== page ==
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I have spent the last 2 hours reading your newsletter and wonderful recipes. I have already printed a whole bunch I want to try. I love them because they are using ingredients one has on hand. I love that and just wanted you to know how much we appreciate all your hard work in putting together this newsletter. Thank you very much.


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       Volume I - October 31, 2008, 2008

SMART Ideas!

Interested in Weight Loss?
Add More Mushrooms!

by Alice Osborne

Mushrooms add a rich deep savory flavor for very few calories and are almost as indispensable as onions in cooking. Think of the difference mushrooms make to stroganoff, risotto, omelet, stir-fries, salads. And of course, think of stuffed mushrooms. It’s all due to their high content of glutamate, the naturally occurring version of the favor enhancer monosodium glutamate or MSG. They also have significant quantities of another key flavor compound, salicylate.

At only 23 calories per 1½ cups, mushrooms have what’s called a low ‘energy density’ – they have few calories for their weight or their volume, a big plus today when so many of our snack foods and fast foods have a high ‘energy density’.

When it comes to nutrition, there are even more bonuses. They have no fat but heaps of B vitamins, especially riboflavin, niacin and pantothenic acid, which, along with some vitamin D if they have been briefly exposed to sunlight, sets them apart from other vegetables. If they are grown on a compost of horse or chicken manure, they add some vitamin B12 which is often difficult for strict vegetarians to obtain. Being a fruit of a fungus and not a true vegetable, they have little vitamin C or beta-carotene, but are rich in the mineral potassium.

A recent US study published in Appetite found mushrooms to be an ideal way to cut calories without losing out on flavor or a sense of fullness. You eat well and eat less!

Researchers from Johns Hopkins Bloomberg School of Public Health found they could drop the calorie content of a lunch meal by half if they substituted minced white button mushrooms for ground beef in familiar dishes like lasagna, ‘Sloppy Joes’and chili. When asked about palatability, appetite, satiation (post meal fullness) and satiety (general fullness), the study participants didn’t rate the mushroom meals any differently from the beef meals. And despite consuming fewer calories with the mushroom meals, they didn’t compensate by eating more later in the day.

Don’t know about you but we’d certainly be happy to double the amount of mushrooms and cut back on the meat, chicken or pasta – and save 20 g of fat and all those calories without feeling any pain. While we wouldn’t want a dish composed entirely of mushrooms, a 50:50 mix of beef and mushrooms in casseroles sounds appealing.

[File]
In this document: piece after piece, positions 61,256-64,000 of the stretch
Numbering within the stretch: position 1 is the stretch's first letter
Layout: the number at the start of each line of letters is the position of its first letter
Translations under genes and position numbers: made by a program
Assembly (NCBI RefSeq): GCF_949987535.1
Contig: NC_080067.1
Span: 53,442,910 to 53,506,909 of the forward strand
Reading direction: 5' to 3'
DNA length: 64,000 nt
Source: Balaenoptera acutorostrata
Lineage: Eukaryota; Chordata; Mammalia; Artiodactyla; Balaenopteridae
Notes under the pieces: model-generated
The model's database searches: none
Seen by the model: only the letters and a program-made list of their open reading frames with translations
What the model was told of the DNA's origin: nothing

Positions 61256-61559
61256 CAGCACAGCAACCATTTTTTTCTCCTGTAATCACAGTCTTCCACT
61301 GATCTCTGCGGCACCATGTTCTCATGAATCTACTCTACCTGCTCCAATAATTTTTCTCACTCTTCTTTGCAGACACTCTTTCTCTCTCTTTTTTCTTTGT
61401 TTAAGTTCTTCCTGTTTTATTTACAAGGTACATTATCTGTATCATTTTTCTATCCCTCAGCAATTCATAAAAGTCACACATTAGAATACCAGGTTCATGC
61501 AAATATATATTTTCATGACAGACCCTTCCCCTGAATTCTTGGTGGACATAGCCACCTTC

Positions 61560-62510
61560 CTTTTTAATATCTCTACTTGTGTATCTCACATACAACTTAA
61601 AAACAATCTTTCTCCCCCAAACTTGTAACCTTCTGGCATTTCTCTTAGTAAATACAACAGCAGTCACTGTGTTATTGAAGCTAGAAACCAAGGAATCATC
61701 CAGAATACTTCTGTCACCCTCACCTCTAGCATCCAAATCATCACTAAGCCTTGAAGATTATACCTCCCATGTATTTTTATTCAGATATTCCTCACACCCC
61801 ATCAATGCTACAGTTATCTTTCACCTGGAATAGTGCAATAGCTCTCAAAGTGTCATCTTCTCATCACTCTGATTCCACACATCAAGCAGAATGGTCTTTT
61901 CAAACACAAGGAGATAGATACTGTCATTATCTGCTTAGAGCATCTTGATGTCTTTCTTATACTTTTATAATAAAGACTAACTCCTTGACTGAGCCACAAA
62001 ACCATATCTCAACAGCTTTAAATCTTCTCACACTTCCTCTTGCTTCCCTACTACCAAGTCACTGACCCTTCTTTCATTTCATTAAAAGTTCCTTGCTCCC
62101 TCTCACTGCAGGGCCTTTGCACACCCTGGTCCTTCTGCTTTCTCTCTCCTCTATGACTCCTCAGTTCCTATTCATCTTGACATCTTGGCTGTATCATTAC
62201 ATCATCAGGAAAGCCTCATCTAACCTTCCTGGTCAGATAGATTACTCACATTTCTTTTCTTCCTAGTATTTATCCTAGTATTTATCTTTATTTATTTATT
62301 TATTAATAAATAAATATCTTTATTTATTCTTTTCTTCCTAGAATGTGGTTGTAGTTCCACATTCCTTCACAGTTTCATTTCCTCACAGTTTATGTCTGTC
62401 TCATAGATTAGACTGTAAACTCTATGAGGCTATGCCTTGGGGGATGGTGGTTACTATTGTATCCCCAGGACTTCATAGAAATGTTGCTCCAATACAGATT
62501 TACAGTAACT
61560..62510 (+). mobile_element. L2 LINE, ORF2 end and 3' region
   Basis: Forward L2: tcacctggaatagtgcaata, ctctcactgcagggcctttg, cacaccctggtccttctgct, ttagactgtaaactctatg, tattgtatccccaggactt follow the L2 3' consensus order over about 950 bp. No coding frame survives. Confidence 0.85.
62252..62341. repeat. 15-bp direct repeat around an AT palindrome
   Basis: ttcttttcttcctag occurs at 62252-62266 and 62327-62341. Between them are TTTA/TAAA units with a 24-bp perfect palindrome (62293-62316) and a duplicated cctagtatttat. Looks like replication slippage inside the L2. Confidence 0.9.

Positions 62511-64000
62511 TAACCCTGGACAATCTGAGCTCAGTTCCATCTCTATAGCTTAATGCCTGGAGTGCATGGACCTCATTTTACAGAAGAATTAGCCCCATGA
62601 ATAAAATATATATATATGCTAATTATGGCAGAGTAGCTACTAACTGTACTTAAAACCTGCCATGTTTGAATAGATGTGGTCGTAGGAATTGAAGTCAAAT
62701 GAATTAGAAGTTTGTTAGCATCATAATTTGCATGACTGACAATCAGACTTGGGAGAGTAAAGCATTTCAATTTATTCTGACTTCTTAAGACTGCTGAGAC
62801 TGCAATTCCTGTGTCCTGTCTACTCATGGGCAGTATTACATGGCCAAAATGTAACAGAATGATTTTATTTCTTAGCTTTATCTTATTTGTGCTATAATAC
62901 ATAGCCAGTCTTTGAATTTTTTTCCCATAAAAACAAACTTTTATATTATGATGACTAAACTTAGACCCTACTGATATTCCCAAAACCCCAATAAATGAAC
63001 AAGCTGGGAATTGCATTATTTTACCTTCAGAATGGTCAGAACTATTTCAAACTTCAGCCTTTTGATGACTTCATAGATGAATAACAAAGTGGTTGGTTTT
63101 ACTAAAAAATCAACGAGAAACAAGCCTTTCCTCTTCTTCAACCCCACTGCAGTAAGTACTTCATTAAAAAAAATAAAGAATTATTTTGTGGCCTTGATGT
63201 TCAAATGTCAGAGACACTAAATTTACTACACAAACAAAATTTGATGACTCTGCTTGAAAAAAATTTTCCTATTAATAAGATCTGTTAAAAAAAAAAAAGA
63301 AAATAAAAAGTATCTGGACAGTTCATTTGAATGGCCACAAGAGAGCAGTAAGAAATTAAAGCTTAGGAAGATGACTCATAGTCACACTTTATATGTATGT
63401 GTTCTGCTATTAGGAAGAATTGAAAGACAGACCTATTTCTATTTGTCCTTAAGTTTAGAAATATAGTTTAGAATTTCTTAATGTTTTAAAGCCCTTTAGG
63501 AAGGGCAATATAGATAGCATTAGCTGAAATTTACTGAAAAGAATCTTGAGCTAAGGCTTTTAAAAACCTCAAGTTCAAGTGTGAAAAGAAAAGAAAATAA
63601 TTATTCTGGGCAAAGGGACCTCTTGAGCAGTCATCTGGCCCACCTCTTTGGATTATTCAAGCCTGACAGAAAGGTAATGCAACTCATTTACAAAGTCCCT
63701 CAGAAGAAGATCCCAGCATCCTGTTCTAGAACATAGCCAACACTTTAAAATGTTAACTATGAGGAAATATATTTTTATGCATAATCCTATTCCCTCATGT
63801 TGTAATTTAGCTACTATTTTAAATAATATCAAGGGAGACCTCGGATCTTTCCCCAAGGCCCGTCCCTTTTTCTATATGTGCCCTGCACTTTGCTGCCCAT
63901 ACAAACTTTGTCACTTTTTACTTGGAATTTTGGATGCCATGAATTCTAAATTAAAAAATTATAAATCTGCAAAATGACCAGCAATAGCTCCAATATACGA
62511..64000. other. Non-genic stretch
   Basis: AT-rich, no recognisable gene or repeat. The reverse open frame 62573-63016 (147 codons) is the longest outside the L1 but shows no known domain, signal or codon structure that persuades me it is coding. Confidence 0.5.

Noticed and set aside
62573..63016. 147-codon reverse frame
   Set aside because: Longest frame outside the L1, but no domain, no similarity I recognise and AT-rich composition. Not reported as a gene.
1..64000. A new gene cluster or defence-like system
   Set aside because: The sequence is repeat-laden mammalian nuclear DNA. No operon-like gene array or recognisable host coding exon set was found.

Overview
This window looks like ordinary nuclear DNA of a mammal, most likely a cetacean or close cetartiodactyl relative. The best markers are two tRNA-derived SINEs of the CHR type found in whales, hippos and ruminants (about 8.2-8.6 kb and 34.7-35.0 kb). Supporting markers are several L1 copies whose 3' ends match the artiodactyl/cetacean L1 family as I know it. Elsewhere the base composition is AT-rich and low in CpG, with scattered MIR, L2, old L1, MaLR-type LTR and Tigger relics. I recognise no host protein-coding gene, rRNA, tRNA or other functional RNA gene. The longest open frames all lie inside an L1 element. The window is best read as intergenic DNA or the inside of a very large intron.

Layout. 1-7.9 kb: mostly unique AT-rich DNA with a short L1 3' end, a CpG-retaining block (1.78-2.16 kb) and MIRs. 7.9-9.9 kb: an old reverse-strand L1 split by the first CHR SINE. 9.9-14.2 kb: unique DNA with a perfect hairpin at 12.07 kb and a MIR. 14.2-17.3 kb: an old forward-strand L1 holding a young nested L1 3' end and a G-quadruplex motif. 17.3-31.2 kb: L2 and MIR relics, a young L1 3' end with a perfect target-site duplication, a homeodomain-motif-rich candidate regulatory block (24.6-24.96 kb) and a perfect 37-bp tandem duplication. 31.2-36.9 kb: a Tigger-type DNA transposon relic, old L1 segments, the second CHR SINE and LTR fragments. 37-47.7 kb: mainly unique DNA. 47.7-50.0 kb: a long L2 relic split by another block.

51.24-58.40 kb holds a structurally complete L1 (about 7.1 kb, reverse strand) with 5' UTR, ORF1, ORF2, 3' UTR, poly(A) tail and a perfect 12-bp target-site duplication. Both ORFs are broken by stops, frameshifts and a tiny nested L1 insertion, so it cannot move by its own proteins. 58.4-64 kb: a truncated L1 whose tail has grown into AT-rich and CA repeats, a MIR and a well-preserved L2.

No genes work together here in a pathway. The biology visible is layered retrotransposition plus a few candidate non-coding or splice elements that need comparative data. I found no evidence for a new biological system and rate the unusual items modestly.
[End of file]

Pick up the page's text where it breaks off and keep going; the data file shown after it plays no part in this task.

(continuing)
(Courtesy: Dietitian, Catherine Saxelby, author of Zest and Nutrition for Life)

Here’s a mushroom-based, low glycemic index recipe that’s representative of what we’re preaching here:

Mushroom and Asparagus Noodle Soup with Sprouts and Chili

(Courtesy: Veronica Cuskelly, author of Heart Food.) Don’t be dismayed by the length of the ingredient list. The flavors combine to create a truly mouth-watering soup! And consider working smarter, not harder: make a double batch and freeze half for those no-time-to-cook days.

Serves 4; each serving contains 3 servings of vegetables

1 tablespoon peanut oil
3 large cloves garlic, chopped
4 cm/1½ inch piece ginger, chopped
½ cup sliced green onions (shallots)
1 cup thinly sliced carrot
1¼ cups thinly sliced red sweet pepper
1½ cups sliced flat mushrooms
1½ cups sliced shitake mushrooms
4 cups water
1 bunch asparagus, trimmed and sliced
3½ oz rice vermicelli noodles
3 teaspoons oyster sauce
2 teaspoons brown sugar
2 teaspoons lime juice
1 cup tightly packed mint leaves
3½ oz snow pea sprouts
2 small red chilies, sliced

Heat oil in heavy based saucepan over medium–low heat. Add garlic, ginger and onion; cook, stirring, for 1–2 minutes. Add carrot, red pepper and mushrooms and stir for 2–3 minutes. Add water, cover and bring to the boil, then reduce heat and simmer for 10 minutes. Add asparagus and continue cooking for 1–2 minutes or until the asparagus is cooked. Stir oyster sauce, sugar, lime juice and mint leaves into the soup.

Meanwhile, place vermicelli in large bowl. Cover with boiling water and leave to stand for 2–3 minutes. Stir to separate the noodles. Drain.

Ladle noodles and soup into bowls and top with sprouts and chili.

Per serving: Energy 933 cal; Protein 9 g; Fat 5 g (includes 1 g saturated fat); Carbohydrate 34 g ( 2 exchanges) ; Fibre 7 g ; Sodium 195 mg

  Download this recipe.

(If YOU have a smart idea, won't you share it? Life is so much easier and we accomplish so much more when we pool our resources. And after all, we're all in this together. So email or with YOUR Smart Ideas!)

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